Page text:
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In the late 1990's, researchers at the Woods Hole Oceanographic Institution (WHOI) invented the D-Tag —a radio device that can be attached by suction cups to a whale's back. Using a tiny underwater microphone,...
In honor of Mother's Day, the Citizens of the Sea blog salutes ocean-going...
How do we know where ocean animals swim day and night? Scientists are getting...
Whales swimming in the ocean are never really alone. Even if one swims by...

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Illustrator Drew Christie created this light-hearted short film about how humans could really learn something from whales. Check it out and learn about all the different cetaceans and our commonalities, such as a shared love for...
This close-up photo of a right whale's head shows dozens of hitchhikers—tiny...
West Indian Manatees, Trichechus manatus , are found in warm, shallow...

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The International Union for the Conservation of Nature ( IUCN ) maintains the Red List of Threatened Species , an inventory...

The Ocean Blog

My graduate student Jorge and I are departing today for Panama, to excavate a fossil whale that was discovered by an undergraduate student working with Smithsonian Tropical Research Institute...
The Encyclopedia of Life and Atlantic Public Media bring us another installment of the podcast, One Species at a Time . In this podcast, host Ari Daniel Shapiro relates two close calls with polar...
This illustration shows how fishing lines attached to traps and buoys on the ocean floor present a potentially deadly hazard to North Atlantic right whales. Freeing entangled whales involves a...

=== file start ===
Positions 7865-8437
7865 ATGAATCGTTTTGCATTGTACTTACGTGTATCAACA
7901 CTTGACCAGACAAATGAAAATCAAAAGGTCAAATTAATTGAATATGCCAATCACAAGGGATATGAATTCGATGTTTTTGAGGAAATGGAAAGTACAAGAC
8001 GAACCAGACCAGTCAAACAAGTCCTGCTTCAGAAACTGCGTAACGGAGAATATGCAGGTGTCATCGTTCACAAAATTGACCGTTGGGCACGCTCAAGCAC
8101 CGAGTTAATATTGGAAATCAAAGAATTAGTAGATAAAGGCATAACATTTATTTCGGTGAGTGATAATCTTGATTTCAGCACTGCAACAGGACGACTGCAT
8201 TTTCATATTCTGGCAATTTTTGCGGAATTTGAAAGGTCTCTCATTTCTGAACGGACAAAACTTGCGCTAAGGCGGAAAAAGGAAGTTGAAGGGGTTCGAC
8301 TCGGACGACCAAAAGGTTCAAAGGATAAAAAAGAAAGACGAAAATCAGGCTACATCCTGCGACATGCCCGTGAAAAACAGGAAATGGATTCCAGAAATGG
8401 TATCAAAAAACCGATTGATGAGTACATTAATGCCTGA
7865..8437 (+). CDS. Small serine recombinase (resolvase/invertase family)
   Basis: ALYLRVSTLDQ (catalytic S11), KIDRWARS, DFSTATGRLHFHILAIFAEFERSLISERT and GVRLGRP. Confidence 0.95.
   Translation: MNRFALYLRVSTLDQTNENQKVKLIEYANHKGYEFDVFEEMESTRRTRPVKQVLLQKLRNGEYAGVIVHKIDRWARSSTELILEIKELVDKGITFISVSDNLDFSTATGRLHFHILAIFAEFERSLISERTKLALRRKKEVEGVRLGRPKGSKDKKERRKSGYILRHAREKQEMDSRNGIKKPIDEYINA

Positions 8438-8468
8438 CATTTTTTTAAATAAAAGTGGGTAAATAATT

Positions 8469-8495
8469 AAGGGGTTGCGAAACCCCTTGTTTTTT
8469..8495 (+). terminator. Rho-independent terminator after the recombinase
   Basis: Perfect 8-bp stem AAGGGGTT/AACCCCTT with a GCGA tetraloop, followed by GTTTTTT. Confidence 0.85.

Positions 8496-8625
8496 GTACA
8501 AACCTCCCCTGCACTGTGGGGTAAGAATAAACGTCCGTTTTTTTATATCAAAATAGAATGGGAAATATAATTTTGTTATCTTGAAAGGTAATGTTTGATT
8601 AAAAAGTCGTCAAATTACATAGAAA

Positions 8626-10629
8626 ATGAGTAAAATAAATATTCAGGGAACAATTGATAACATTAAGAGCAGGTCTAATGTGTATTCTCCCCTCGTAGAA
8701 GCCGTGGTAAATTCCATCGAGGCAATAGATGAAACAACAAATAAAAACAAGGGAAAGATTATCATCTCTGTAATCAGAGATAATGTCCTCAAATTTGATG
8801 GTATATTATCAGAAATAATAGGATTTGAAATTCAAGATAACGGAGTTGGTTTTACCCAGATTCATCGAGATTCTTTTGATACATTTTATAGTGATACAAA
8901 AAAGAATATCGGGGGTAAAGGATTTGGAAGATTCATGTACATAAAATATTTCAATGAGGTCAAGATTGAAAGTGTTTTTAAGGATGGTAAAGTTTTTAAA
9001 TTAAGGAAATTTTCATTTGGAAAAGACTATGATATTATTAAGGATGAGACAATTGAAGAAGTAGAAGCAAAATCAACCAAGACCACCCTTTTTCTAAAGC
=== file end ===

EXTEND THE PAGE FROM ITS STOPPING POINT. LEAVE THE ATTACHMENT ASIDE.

Hoping to hear bowhead whales , NOAA marine mammal scientist Sue Moore listens to real-time sounds from an underwater hydrophone.
A Northern right whale swims with her calf
Monk seals -- the only completely tropical species of seal in the world -- are in trouble. Centuries of human exploitation and habitat destruction have caused the remaining populations of...
Hear how research unfolds at sea in a tiny Zodiac surrounded by creatures that measure longer than a city bus. Playing female whale calls into the water, researcher Susan Parks suddenly finds herself...
Beluga whales are naturally vocal animals. They are often called “ canaries of the sea ” thanks to their wide repertoire of sounds such as whistles, squeals, moos, chirps, and clicks. Some...
A harp seal ( Phoca groenlandica ) pup rests on the ice at sunset in the Gulf of St. Lawrence, Canada while its mother hunts. Adult harp seals have dappled gray fur, but the babies are born white and...
The Surtsey site in Iceland was inscribed on the World Heritage List in 2008. Surtsey is a new island, formed by volcanic eruptions that took place from 1963 to 1967. The site is unique, because it's...
The dolphins in this picture are spinner dolphins, ( Stenella longirostris ) named for how they spin in the air when they leap from the water. Spinner dolphins have four sub-species: the eastern...
“At night, spotted dolphins move offshore into the Gulf Stream’s deep waters in search of squid.” -- Nature's Best photographer, Andrew Sallmon. See more beautiful ocean photos in our slideshow of...
Narwhals ( Monodon monoceros ) are a type of toothed whale, best known for their long unicorn-like tusk. The tusk is normally found on male narwhals and is actually a tooth. Narwhals usually live in...
How do we know where ocean animals swim day and night? Scientists are getting snapshots into the daily lives of whales , sharks , and even fish by tagging the animals to track their movements. You’ve...
Lying on the ice with a few friends is not an unusual way to spend time for walruses, who tend to be sociable animals. Their groups can range from tens to thousands. Each individual herd has a...
The critically endangered Hawaiian monk seal ( Monachus schauinslandi ) is one of hundreds of marine species that can be found cruising the waters of Papahānaumokuākea, a chain of islands northwest...
Phoenix – our favorite North Atlantic Right Whale – was spotted feeding this week off the coast of New Hampshire! Researchers track these highly endangered whales (there are only about 450 of them...
This photograph was snapped as Phoenix swam in the Gulf of Maine in July 2008. More about the right whale can be found in our Tale of a Whale featured story .
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